Previous Index Next




THE LION THAT ROOSEVELT SHOT Now in Elysian woods, at last foregathered,

Comrades, we range together, sire and sire,

We who on earth were kings, and nobly fathered,

And, regally, wore each his earth attire.

How proudly at his heel in dawn or gloaming,

With him, the lion-hearted, I am roaming !

-Isabel Fiske Conant.

A GREAT though quiet and personal demonstration came to Theodore Roosevelt just before he sailed for Africa. The heart of the people turned to him with overwhelming affection and he received, during the last week in his own country, between fifteen and twenty thousand farewell letters. Hundreds of mothers wrote him that they felt as if their own son were leaving them, and that their prayers would follow him in his wanderings; hundreds of others wrote that they would not feel that the country would be safe until he should returnbut the "big business" men (not the "great" business men) of Wall Street, according to the "bon mot" of some wag, "hoped every lion would do its duty."

As my brother was leaving Oyster Bay to set sail on his great adventure, he wrote me that he would spend one whole day with me, except for necessary business engagements, to which engagements I took him in my motor. And so my last memories of the time before he sailed are, as usual, of his unfailing devotion. On March 26 he writes again from the steamer: "Your dear little note was handed me as I sailed, and I loved it. It was so


Wall Street Hopes   255

good to see you as I did the day before. Darling sister, I think

of you all the time. I suppose your children told you of the wild whirl of confusion in which I said `Goodbye.' I was very much touched by the number of acquaintances who came down to see me off. Indeed hundreds of them were not even acquaintances. They came in the shape of clubs, societies, delegations, and even more, by scores of what might be called real friends."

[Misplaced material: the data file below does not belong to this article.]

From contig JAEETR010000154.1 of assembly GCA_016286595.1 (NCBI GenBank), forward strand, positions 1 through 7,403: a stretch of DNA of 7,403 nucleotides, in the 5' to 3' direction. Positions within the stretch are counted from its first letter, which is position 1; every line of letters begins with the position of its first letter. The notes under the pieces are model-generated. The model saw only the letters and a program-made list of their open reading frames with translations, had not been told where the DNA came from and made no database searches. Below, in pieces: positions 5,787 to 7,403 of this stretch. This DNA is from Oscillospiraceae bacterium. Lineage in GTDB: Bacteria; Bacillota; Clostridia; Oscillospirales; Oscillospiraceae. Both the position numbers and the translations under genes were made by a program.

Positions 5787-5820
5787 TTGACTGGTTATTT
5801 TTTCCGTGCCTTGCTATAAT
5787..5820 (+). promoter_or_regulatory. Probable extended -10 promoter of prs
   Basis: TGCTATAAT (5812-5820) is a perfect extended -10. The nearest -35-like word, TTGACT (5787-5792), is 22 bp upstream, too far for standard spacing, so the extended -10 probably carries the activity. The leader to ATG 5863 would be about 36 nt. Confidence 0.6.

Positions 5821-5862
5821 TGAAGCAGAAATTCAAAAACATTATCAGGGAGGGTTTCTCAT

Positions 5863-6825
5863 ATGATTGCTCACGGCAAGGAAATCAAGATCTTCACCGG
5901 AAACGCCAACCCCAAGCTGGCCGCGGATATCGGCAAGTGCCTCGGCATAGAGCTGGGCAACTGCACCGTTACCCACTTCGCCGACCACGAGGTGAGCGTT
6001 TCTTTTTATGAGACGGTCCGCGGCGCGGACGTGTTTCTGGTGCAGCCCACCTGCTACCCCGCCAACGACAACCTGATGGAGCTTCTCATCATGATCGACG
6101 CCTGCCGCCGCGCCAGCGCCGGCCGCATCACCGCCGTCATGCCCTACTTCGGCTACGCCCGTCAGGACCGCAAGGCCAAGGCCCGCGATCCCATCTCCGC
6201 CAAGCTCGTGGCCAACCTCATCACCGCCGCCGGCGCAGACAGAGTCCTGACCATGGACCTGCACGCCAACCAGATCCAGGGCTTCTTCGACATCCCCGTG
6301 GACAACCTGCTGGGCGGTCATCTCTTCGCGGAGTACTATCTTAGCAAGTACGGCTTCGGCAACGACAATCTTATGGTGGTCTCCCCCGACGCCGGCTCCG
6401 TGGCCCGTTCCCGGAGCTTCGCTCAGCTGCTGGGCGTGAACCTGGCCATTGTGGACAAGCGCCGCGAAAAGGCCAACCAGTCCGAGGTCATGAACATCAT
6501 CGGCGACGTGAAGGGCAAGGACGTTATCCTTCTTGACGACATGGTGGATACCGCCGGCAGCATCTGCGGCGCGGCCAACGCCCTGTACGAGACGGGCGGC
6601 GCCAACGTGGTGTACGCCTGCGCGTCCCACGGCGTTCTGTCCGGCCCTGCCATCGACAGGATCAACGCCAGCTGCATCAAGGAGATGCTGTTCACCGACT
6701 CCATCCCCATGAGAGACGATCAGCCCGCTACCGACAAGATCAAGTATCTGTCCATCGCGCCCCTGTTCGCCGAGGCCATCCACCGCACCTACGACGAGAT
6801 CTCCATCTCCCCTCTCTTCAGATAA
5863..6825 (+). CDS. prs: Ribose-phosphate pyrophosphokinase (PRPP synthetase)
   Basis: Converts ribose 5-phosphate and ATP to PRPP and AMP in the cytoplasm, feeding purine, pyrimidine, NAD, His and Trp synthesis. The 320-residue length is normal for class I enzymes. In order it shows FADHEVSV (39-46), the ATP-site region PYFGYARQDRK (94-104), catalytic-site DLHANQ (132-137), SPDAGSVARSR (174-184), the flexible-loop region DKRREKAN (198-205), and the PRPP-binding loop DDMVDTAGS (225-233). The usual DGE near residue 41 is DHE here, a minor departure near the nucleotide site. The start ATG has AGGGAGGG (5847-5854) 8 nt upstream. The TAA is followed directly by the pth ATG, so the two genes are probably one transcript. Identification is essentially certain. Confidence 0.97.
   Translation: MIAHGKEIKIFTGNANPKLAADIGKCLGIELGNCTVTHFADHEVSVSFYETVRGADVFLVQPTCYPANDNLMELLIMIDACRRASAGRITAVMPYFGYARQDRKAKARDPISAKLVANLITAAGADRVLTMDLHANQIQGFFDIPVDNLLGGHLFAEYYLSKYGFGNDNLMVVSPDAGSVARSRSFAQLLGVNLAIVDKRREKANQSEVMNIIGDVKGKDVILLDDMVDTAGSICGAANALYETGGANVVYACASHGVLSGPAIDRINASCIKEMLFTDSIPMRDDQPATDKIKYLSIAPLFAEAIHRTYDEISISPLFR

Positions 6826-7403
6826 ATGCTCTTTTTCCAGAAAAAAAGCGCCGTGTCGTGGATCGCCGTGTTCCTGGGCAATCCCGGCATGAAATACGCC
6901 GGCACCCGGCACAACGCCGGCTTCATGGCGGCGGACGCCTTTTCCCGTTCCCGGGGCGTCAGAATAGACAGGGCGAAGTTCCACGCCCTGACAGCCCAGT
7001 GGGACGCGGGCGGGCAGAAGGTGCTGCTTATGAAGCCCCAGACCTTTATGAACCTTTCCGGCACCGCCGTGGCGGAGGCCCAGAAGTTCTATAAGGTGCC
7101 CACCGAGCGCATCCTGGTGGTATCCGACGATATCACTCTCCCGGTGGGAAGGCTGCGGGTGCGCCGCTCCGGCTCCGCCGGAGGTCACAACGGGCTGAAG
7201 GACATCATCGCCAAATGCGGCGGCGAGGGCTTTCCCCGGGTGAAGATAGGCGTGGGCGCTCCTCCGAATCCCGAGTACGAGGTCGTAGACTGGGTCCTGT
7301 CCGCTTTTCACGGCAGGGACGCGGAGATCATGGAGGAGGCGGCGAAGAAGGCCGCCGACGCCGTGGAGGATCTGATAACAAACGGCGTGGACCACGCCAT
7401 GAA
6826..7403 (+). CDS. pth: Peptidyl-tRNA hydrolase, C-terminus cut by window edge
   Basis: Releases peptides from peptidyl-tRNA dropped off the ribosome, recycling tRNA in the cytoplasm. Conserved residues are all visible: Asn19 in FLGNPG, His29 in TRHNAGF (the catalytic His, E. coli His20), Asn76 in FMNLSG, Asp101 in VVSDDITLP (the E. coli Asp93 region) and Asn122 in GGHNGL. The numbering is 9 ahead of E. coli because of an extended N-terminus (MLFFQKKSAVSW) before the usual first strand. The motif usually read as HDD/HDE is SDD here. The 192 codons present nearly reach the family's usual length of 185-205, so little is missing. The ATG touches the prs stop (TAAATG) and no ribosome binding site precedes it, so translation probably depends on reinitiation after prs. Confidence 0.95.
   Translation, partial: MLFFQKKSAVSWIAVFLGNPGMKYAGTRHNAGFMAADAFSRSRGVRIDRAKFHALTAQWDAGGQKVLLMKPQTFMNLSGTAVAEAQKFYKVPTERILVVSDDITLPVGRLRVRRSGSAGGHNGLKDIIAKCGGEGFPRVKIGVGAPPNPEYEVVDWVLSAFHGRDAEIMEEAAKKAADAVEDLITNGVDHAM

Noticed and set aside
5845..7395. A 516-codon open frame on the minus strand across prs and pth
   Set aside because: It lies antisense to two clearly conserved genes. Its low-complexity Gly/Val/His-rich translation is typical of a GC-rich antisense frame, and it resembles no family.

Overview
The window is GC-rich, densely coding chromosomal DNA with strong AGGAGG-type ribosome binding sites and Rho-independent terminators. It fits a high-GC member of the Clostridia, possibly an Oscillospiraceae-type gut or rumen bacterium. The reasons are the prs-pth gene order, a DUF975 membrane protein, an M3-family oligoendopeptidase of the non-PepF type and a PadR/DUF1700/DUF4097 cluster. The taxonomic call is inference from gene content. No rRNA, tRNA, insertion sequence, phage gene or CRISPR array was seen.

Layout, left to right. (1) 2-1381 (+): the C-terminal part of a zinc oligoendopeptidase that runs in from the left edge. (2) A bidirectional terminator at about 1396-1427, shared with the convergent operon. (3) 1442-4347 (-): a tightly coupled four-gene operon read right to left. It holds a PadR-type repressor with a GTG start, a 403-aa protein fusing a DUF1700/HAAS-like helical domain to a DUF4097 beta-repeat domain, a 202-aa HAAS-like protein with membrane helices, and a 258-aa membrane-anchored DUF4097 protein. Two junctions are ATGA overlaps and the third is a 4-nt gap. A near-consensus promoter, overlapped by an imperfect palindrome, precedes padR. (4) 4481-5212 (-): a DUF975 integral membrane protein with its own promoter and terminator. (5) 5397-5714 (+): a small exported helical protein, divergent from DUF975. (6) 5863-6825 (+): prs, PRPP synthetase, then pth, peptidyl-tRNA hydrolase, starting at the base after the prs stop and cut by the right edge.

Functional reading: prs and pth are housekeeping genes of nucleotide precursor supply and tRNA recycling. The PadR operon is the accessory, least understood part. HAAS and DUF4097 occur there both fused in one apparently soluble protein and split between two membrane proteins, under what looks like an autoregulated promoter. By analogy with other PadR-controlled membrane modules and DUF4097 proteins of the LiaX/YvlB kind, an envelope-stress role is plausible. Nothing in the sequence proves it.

All through his various sea trips-these sea trips rather bored him-he writes as follows: "There are plenty of people with whom it is really pleasant to talk in English or in those variants of volapuk which with me pass for French and German." He encloses me a photograph of Kermit and himself and Selous, the naturalist, which shows a merry moment on one of those same sea trips. In May of that year he writes from Juja Farm, Nairobi:

"Really, I have been so busy that I have had no time to myself, and even have not been regularly homesick; of course, down at bottom I am homesick the whole time, but it isn't able to come to the surface, so to speak, because when I am not actually hunting, I am lying still because I am tired out... . This house is as pretty and comfortable as possible, and my host and hostess are the very kindest of the kind. I am sitting on a cool verandah with vines growing over the trellises, having just returned from a morning hunt in which I killed a python and an impala antelope. Yesterday I killed two antelopes, and the day before, a rhino and a hippo, and the day before that, Kermit killed a leopard which charged him viciously after mauling one of the beaters. I have also killed six lions,-four of them big ones. I am sunburned and healthy, and look like a burly and rather unkempt ruffian.

"Kermit has really done very well. He is very handy, both cool and daring, in fact, rather too daring sometimes.

"Darling sister, I think of you continually, and would so love to see you. ..."

Previous Index Next